Note: Each week we bring you the latest hacking news on the internet. Read on to find out who and what was hacked this week.
The Marai botnet that knocked out a major portion of the internet last month is at it again.
More than 900,000 broadband routers from Deutsche Telekom in Germany were knocked offline last weekend due to a cyberattack affecting phone, TV and internet service.
Routers made by Zyxel and Speedport were vulnerable to a critical remote code execution flaw. Internet port 7547, meant to be used by ISPs to manage devices remotely, were open to receive commands based on TR-069 and related TR-064 protocols.
According to security researchers BadCyber, the attack originated from a known Marai’s command-and-control server.
Last week more than 2,000 computer systems at San Francisco’s public transit agency were hacked.
Known as MUNI, station payment systems and schedule monitors were hacked by ransomware and displayed the following message:
“You Hacked, ALL Data Encrypted. Contact For Key(email@example.com)ID:681 ,Enter.”
This forced MUNI to shut down ticket kiosks, resulting in free rides over the weekend.
Only known by the pseudonym “Andy Saolis,” the hackers demanded $73,000 in Bitcoin in order to free up the system.
The Russian Central Bank admitted this week that hackers stole more than 2 billion rubles ($31 million) in a cyber attack, without giving much more information.
In a briefing, Artyom Sychyov explained that hackers faked client credentials and attempted to steal up to 5 billion rubles from correspondent accounts.
Norway-based security firm Promon demonstrate how easy it is to hack a smartphone and steal a Tesla using Tesla’s official Android app.
A new Android malware known as “Gooligan” is responsible for breaching more than one million google accounts and is infecting 13,000 devices every day. These accounts are hijacked and access to sensitive information from Gmail, Google Photos, Google Docs, Google Play, Google Drive and G Suite is available to the attackers.
Android devices running older versions of the OS are most at risk, and the malware can be activated when downloading Android apps on 3rd party app stores. The malware generates revenue by fraudulently buying apps from Google Play Store as well as installing adware.
You can check if your device has been compromised here.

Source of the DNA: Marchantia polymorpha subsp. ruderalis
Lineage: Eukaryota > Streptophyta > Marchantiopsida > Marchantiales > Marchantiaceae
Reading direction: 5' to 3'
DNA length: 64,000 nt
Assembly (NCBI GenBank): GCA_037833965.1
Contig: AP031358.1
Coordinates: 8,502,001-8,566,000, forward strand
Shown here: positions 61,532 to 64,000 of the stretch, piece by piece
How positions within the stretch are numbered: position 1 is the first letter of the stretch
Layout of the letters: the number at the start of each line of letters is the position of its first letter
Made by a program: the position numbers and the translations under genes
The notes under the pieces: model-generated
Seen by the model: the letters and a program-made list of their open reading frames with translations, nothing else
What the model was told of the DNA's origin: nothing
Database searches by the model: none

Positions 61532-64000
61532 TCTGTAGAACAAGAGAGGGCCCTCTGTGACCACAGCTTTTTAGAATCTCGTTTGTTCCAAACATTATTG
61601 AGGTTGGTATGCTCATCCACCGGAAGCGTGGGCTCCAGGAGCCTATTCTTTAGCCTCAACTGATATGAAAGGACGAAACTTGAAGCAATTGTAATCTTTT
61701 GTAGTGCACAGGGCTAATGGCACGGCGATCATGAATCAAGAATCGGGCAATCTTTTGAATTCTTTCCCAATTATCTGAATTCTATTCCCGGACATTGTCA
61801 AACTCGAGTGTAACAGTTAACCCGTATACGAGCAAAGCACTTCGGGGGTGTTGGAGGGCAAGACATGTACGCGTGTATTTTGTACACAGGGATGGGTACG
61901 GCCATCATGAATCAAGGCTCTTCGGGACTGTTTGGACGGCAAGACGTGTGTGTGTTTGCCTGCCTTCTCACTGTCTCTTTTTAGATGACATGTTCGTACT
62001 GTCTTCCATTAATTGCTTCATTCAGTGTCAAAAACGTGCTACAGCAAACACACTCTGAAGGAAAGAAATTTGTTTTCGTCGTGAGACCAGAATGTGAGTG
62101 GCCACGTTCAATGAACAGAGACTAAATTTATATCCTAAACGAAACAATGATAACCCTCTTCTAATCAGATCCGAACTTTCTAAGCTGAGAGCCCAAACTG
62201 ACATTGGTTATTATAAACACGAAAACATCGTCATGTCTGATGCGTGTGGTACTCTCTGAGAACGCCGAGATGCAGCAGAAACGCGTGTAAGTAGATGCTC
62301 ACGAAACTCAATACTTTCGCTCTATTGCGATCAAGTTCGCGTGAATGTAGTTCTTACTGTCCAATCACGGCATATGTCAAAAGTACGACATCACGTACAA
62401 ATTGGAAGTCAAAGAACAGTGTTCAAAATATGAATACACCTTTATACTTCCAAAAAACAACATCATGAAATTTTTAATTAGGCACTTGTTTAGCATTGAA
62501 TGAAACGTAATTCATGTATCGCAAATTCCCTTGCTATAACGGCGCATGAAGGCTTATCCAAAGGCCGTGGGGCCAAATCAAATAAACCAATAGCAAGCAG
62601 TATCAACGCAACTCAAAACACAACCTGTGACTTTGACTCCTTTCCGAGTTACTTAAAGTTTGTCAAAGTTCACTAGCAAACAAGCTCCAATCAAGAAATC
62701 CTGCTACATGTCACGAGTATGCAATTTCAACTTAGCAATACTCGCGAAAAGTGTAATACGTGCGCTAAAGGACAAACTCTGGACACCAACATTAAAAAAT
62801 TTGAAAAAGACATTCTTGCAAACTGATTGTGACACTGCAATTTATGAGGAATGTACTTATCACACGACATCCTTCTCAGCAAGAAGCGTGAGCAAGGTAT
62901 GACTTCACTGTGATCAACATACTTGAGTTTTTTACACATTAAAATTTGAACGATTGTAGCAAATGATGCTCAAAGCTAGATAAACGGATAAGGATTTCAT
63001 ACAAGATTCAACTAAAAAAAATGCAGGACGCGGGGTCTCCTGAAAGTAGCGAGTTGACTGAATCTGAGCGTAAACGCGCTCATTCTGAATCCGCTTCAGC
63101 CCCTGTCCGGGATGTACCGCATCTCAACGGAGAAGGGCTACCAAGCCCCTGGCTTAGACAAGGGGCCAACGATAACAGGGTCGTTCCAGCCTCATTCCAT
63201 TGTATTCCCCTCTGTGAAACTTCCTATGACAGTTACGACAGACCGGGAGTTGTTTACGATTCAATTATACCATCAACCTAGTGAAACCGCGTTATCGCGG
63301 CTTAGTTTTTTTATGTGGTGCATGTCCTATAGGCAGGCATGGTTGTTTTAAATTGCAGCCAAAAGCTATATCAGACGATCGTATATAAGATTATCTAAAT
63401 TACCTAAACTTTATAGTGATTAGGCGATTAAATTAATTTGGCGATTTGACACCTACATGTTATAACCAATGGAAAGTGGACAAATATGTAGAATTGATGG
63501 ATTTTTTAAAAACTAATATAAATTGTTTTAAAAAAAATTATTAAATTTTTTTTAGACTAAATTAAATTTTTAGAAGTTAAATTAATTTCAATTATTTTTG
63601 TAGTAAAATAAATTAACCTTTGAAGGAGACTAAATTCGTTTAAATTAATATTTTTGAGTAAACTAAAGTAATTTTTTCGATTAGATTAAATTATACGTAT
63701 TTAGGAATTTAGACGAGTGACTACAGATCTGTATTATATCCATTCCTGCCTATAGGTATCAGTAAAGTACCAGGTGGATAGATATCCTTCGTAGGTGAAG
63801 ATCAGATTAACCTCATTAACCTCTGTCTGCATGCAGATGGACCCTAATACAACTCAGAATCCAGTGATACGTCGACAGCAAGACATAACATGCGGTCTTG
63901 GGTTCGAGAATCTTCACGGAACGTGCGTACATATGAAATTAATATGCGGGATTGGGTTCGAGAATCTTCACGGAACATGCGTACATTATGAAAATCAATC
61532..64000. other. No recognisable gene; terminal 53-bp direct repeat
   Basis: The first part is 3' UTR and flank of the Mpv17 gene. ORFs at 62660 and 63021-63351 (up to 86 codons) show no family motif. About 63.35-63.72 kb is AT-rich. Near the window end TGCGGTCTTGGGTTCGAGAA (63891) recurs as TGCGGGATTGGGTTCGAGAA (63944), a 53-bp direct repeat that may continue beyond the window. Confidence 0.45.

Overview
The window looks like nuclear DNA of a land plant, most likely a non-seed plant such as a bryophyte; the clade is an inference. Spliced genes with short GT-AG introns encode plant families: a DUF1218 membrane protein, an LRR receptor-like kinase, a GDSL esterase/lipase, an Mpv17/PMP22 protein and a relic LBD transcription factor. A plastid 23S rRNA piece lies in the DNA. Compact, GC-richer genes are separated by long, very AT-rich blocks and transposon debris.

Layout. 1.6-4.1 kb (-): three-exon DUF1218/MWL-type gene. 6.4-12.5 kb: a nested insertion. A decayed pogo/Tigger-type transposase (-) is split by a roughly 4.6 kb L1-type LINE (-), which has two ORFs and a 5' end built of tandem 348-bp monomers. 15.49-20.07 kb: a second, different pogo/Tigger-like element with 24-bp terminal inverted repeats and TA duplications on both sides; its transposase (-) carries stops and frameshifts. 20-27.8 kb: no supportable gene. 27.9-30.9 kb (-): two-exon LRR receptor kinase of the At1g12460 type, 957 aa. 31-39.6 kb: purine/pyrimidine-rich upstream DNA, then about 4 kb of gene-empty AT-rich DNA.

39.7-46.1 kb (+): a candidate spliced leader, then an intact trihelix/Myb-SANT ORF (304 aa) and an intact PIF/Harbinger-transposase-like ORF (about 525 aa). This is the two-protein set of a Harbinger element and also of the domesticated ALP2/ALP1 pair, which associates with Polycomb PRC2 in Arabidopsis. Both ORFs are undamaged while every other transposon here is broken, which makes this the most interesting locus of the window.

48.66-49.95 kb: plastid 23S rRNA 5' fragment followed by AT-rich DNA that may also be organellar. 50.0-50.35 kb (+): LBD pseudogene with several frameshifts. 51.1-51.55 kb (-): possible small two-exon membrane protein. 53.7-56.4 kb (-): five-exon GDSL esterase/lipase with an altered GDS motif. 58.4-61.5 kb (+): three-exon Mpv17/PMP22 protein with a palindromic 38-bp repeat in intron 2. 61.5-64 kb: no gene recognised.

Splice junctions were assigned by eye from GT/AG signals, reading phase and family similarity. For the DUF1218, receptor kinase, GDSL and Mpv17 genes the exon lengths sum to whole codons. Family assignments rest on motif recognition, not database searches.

Changes to Rule 41 of the Federal Rules of Criminal Procedure by the United States Department of Justice went into effect Thursday that grant the FBI greater powers to hack computers.
FBI can now remotely hack into multiple computer within the country or around the world with just a dingle warrant issued by any US judge, including magistrates.
Opponents to the rule changes worry that this will allow FBI to hack innocent users, while advocates say it will give them better ability to track down organized cyber criminals.
The same vulnerabilities that led to the Deutsche Telekom router attacks have been used against Talk Talk and the Post Office in the UK.
Zyxel AMG1302 routers, used by the Post Office, were compromised. A Post Office spokeswoman assures customers that no personal data or devices were compromised.
Talk Talk customers using D-Link DSL-3780 routers were also affected, but the company maintains that a small percentage of its customers use these routers.
Around 26,500 UK National Lottery players accounts were accessed and suspicious activity was detected.
Details accessed may include name, contact details, date of birth, transaction history, account preferences, last four digits of card numbers, and expiration dates of card numbers.
According to Camelot, the National Lottery Operator, core systems have not been compromised. No money has been deposited of withdrawn from affected accounts, although less than 50 have had activity take place that may have been done by the players themselves.
Camelot believes the email addresses and passwords were stolen from another website where users used the same details as with their National Lottery accounts.
Affected accounts have been suspended and Camelot is reaching out to players to help them re-activate securely.
A series of destructive attacks on Saudi Arabia have been carried out over the past two weeks.
Hackers have struck computer banks of the agency running the country’s airport as well as five additional targets, erasing data and wreaking havoc.
Saudi Arabia says that several government agencies were targeted from outside the kingdom. Digital evidence suggests the attacks came from Iran.